You don't need to be concerned about Traffic Director's uptime. Lifecycle management, scalability, or availability. As it is a fully managed service from GCP Infrastructure. Supporting Traffic Director is globally dispersed. Durable and runs on the same tried-and-true platforms as Google's user-facing services.  Traffic Director will provide a 99.99 percent service level agreement (SLA) (GA). 

Traffic control capabilities

Without changing the application code, Traffic Director enables you to manage traffic.

You can specify the following when creating unique traffic control rules and policies:

  • HTTP match rules: Identify the parameters in an incoming request. Such as the host, path, and headers that need to match.

 

  • HTTP actions: Tasks to be carried out upon request following a match. These consist of fault injection, mirroring, redirection, rewrites, header transformations, and more.
     
  • Per-service traffic policies: These define circuit-breaker parameters, load-balancing algorithms, and other service-specific customizations.
     
  • Filtering of configuration: The ability to push configuration to a specific group of customers.

You can get sophisticated traffic control capabilities without the usual effort. By utilizing the routing rules and traffic policies mentioned above.

Set up Google Kubernetes Engine Pods using automatic Envoy injection

Your application code does not need to be aware of your networking settings in a service mesh. Service networking is handled by a control plane that configures a data plane. Over which your applications communicate. Your control plane in this manual will be Traffic Director. And your data plane will be the Envoy sidecar proxies.

Your Google Kubernetes Engine Pods can easily install Envoy sidecar proxies. Thanks to the Envoy sidecar injector. The Envoy sidecar injector inserts a proxy. Configures the proxy to handle application traffic. And establish a connection with Traffic Director.

You will be guided through a straightforward setup by Traffic Director. In this article, with the help of Google Kubernetes Engine. These actions lay the groundwork for more complex use cases. Such as creating a service mesh that spans many Google Kubernetes Engine clusters. And perhaps even Computes Engine virtual machines.

 

The setup procedure entails:

  • Suit your workloads, establishing a GKE cluster.
  • Installing and turning on the Envoy sidecar injector.
  • Deploying a test client, then checking the injection.
  • Establishing a test Kubernetes service.
  • Setting up the Cloud Load Balancing components. In Traffic Director to direct traffic to the test service.
  • Make a request from the example client to the test service to validate the settings.

Set up Compute Engine VMs using automatic Envoy deployment

How to configure a data plane made up of Envoy sidecar proxies. Using Traffic Director deploy it automatically. And test your configuration to make sure it works. These steps are included in the process:

  • The Cloud OS Config API's activation.
  • Putting together a test service.
  • Using Envoy proxies to deploy a basic data plane on Compute Engine (Envoy version 1.18.4, which supports only xDS v3).
  • Configuring Traffic Director helps configure your Envoy sidecar proxies. By utilizing Compute Engine APIs.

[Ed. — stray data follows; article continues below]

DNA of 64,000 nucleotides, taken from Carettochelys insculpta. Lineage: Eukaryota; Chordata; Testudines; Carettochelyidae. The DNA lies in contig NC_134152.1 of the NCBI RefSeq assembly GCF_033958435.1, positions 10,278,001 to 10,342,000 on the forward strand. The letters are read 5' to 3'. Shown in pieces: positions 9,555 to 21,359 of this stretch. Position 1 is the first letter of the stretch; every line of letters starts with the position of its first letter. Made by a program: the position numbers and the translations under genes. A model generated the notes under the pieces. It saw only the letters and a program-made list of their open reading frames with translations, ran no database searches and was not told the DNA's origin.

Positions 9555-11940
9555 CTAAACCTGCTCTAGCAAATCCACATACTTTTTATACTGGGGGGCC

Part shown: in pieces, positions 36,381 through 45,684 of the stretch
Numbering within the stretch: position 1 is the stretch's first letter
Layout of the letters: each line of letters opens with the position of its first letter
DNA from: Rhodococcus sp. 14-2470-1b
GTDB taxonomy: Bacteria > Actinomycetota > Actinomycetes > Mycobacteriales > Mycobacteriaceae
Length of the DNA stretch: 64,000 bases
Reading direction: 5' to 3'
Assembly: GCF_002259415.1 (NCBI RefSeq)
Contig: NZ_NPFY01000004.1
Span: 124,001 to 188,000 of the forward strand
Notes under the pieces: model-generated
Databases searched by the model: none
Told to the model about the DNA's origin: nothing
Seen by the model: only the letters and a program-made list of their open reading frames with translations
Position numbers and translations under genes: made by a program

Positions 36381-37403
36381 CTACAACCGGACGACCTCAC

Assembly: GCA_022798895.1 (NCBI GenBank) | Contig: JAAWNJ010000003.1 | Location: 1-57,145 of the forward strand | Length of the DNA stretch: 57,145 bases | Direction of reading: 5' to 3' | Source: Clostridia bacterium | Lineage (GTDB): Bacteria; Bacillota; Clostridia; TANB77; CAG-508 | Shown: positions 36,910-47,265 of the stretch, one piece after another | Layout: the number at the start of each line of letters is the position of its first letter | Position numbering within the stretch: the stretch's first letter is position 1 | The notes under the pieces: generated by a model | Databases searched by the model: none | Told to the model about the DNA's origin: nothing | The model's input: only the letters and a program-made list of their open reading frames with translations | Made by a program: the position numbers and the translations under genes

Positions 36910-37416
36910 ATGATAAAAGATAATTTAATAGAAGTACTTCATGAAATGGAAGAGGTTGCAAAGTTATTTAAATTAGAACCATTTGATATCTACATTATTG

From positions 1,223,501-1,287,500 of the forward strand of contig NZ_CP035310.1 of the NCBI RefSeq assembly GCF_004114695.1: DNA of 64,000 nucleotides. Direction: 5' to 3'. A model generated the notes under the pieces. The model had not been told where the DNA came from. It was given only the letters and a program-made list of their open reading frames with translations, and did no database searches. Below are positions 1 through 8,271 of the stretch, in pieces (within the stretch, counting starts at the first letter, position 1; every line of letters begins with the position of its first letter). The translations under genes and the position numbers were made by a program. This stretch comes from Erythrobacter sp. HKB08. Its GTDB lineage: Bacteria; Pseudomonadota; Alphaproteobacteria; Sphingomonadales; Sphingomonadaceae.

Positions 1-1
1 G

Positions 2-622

• Sending a request over an Envoy proxy. That is operating on a virtual machine to a load-balanced backend.

This document's configuration examples are provided for illustration only. Depending on your environment and requirements. You might need to deploy extra components for a production environment.

Traffic Director features

You may manage microservices in a global service mesh with the aid of the Traffic Director. The mesh takes care of networking for your microservices. Allowing you to write application code. Without having to understand the complicated underpinnings of networking. By separating application logic from networking logic. You may speed up development and boost service availability. And implement cutting-edge DevOps techniques within your company.

Your service mesh is made up of your applications. A data plane that is xDS-compatible (often the free Envoy proxy). And a mesh control plane called Traffic Director.

Use a supported version of gRPC. To deploy proxyless gRPC services with Traffic Director in your service mesh.

Frequently Asked Questions

What are Google Cloud Labs?

The Google Cloud Self-Paced Labs are interactive labs that take place online. These laboratories include a series of guidelines. That lead through a real-world, scenario-based use case in real-time.

What is the use of Qwiklabs?

To work on several cloud platforms and gain practical experience. Qwiklabs offers temporary credentials to both Google Cloud Platform and Amazon Web Services.

What is the full form of GCP?

The Google Cloud Platform (GCP) is a collection of cloud computing services. It employs the same internal Infrastructure as Google for its consumer products. Including Google Search, Gmail, Drive, and YouTube.

Is GCP PaaS or IaaS?

Despite starting only with PaaS, GCP now offers IaaS. The Infrastructure as a Service (IaaS) product Google Compute Engine (GCE). Enables users to run workloads on Google's actual Infrastructure.

Conclusion

We covered the Traffic Director in this article. We hope this article helps you to learn something new. And if you're interested in learning more. See our posts on AWS vs. Azure and Google CloudGoogle BigQueryAWS Vs Azure Vs Google Cloud: The Platform of Your Choice?, and Java knowledge for your first coding job.

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Topics covered
1.
Introduction
2.
Traffic Director
3.
Deploy Traffic Director with Envoy on Compute Engine VMs
4.
Deploy Traffic Director with Envoy on GKE Pods 
5.
Deploy Traffic Director with proxyless gRPC applications 
6.
Traffic Director for service mesh
7.
Traffic Director capabilities
8.
Global load balancing
9.
Centralized health-checking
10.
Load-based autoscaling
11.
Built-in resiliency
12.
Traffic control capabilities
13.
Set up Google Kubernetes Engine Pods using automatic Envoy injection
14.
Set up Compute Engine VMs using automatic Envoy deployment
15.
Traffic Director features
16.
Frequently Asked Questions
16.1.
What are Google Cloud Labs?
16.2.
What is the use of Qwiklabs?
16.3.
What is the full form of GCP?
16.4.
Is GCP PaaS or IaaS?
17.
Conclusion